Close up Hands Tea x

Sit a bit and hear some observational stories I’ve been steeping.

Photographic Memories

When I was 18 years old I went to Hawaii and I didn’t take a camera.  My best friend and traveling companion thought I was a lunatic and kept asking (as we passed waterfalls, volcanoes and all varieties of tropical splendor), “How can you not take pictures of this?”  I told her that the photos would pale in comparison to the images in my mind. 

I still feel that way.

Last weekend I received one of the greater gifts of my lifetime, the chance to be one of earth’s wingless angels as I floated above the clouds in a silent glider over California’s lush, green Santa Ynez Valley.  Prior to take-off, while I was buckling into a five-point harness in the cockpit, the wonderful man who’d given me this opportunity asked if I wanted to take his camera with me.  Major brownie points were awarded to him for not thinking I was crazy when I declined, because once again, I said that I was certain the pictures could never live up to the imagery I was about to commit to my memory banks. 

I still feel that way.

While I love to look at videos of events past and I’m very happy to glance through photo albums now and again, it still doesn’t compare to the rich, vibrant colors of the experiences I’ve had and have stored in my mind.  Sure, some pictures manage to pull the occasional hidden recollection out of the cobwebs, bringing into focus details I may have forgotten (or completely missed the first time, truth be told), but I don’t get the pleasure out of photos the way some folks do.  It’s unfortunate, I suppose, but I guess I missed that gene in the sequencing of my make-up.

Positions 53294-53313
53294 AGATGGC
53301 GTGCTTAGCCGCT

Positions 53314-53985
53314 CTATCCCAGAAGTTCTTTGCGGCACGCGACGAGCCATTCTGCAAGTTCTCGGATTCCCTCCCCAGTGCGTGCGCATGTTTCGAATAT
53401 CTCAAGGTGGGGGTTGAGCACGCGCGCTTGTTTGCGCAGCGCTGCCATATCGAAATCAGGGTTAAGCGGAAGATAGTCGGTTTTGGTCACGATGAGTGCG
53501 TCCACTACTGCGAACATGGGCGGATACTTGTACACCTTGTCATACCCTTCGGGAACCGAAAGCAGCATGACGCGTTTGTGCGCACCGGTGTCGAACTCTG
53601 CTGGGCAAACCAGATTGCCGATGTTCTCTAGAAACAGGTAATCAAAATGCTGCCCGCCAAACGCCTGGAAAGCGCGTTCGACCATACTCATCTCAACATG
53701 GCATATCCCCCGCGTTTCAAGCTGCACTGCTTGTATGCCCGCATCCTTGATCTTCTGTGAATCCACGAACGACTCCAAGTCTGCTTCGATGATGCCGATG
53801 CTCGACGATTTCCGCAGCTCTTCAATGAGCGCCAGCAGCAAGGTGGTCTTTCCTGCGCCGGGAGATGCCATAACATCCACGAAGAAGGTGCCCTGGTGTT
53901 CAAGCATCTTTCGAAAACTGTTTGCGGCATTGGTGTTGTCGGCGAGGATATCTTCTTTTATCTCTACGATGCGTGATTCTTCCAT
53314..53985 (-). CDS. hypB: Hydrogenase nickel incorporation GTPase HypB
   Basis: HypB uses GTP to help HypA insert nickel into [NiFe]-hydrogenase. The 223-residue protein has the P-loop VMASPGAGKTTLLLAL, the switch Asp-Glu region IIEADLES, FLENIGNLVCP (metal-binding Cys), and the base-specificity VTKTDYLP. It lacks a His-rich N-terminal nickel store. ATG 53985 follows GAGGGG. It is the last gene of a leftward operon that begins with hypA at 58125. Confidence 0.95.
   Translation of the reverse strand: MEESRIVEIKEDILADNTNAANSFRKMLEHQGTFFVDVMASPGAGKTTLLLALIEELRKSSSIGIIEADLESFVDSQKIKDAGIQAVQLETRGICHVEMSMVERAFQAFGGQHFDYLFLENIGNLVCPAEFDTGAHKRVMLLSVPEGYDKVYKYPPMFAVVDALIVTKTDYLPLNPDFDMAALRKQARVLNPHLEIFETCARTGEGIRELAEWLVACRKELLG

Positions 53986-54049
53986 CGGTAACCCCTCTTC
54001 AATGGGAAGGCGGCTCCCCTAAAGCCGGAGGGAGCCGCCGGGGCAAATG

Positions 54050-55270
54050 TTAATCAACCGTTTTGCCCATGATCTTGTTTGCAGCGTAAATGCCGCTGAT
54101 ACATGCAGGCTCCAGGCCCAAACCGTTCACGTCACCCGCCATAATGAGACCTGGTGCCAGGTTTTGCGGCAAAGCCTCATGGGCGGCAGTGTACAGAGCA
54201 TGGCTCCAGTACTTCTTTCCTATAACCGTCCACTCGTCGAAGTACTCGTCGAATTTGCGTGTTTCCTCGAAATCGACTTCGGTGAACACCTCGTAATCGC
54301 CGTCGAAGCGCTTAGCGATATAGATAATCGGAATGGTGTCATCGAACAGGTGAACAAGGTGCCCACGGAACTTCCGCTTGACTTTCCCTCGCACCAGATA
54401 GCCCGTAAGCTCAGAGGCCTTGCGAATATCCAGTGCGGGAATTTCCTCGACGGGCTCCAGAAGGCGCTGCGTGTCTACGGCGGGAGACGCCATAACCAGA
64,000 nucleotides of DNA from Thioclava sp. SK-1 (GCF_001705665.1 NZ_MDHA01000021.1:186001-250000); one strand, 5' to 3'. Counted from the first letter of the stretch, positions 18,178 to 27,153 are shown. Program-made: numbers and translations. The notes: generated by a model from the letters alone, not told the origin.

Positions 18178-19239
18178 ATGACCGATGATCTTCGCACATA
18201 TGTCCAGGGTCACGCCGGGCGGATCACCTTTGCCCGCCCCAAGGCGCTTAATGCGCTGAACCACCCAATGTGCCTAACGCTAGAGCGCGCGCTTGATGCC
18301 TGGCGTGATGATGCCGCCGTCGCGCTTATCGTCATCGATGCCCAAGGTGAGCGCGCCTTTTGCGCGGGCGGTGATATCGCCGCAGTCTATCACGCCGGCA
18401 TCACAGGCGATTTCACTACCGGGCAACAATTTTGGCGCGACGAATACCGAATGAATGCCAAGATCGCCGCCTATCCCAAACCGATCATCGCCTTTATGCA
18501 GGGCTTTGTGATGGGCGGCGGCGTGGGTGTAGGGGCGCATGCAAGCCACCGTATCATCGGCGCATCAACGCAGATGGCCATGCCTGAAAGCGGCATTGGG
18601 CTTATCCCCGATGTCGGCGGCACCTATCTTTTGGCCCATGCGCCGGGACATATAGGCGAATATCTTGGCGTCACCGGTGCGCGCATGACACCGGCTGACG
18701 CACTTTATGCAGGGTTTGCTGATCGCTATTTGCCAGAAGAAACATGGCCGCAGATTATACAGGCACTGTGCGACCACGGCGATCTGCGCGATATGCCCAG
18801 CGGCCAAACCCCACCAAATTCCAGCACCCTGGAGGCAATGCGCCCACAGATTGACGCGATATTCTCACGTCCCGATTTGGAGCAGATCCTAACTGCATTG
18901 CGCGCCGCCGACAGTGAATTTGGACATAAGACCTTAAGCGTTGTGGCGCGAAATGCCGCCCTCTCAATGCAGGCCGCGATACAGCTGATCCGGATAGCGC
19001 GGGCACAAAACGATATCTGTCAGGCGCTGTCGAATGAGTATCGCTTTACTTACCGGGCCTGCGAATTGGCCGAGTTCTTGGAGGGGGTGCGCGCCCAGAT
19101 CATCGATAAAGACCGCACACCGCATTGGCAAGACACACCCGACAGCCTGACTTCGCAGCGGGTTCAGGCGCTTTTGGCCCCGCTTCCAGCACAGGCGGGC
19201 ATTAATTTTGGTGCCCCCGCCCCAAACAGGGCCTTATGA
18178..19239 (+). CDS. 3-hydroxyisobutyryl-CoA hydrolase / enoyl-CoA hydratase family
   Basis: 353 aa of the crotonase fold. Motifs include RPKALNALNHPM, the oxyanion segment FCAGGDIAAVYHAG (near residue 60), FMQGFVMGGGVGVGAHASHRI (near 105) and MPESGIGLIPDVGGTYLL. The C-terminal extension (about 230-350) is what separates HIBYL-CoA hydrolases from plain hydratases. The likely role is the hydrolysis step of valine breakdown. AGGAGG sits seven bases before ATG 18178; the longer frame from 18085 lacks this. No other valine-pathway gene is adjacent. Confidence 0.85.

In the 1970’s there was an educational commercial that stated, “A mind is a terrible thing to waste” and as one whose brain is a self-described shooting gallery (entertaining and something to see, everywhere you look), I have to agree.

When my mother-in-law died, I was present at her passing and all I could think about was how her memories and stories were leaving with her.  All of the colorful history of her life – scenes of her mother playing poker with the landlord for the rent (when he knew full well going into it he’d lose to her); images of her hat-making, larger-than-life sister who towered over her siblings and carried herself with the grace of a movie star; tales of her Boxing Hall of Fame brother with the Jewish star emblazoned on his trunks – gone.  No photographic evidence… just her reminiscing, based on personal visions of once upon a time.

Family friends recently lost a loved one who waged a well-publicized battle with Alzheimer’s disease.  As they watched this great patriarch gradually recess into the shadows of their shared experiences and memories, it reverberated throughout the entire family, deeply affecting all who knew and loved this man.  His daughter, as primary caregiver, had given every ounce of her being to look after her family during the long, slow loss that is Alzheimer’s.  For her sake, I am grateful that there are photographs to ultimately lift the family’s spirits and bear witness to the memories he left behind.  But, my heart hurts for her knowing that her father’s images of an amazing life well-lived faded long ago.

My wish would be that each of us could walk through our days with the thought of taking mental snapshots of all that means something to us.  Greater still, would be the gift of greeting each day with the desire to create memories worthy of the albums in our minds, then taking time to share those wonderful images with those that mean everything to us.

God gave us memories, that we might have roses in December.  — JM Barrie

For more information, or to donate to the Alzheimer’s Association, please visit

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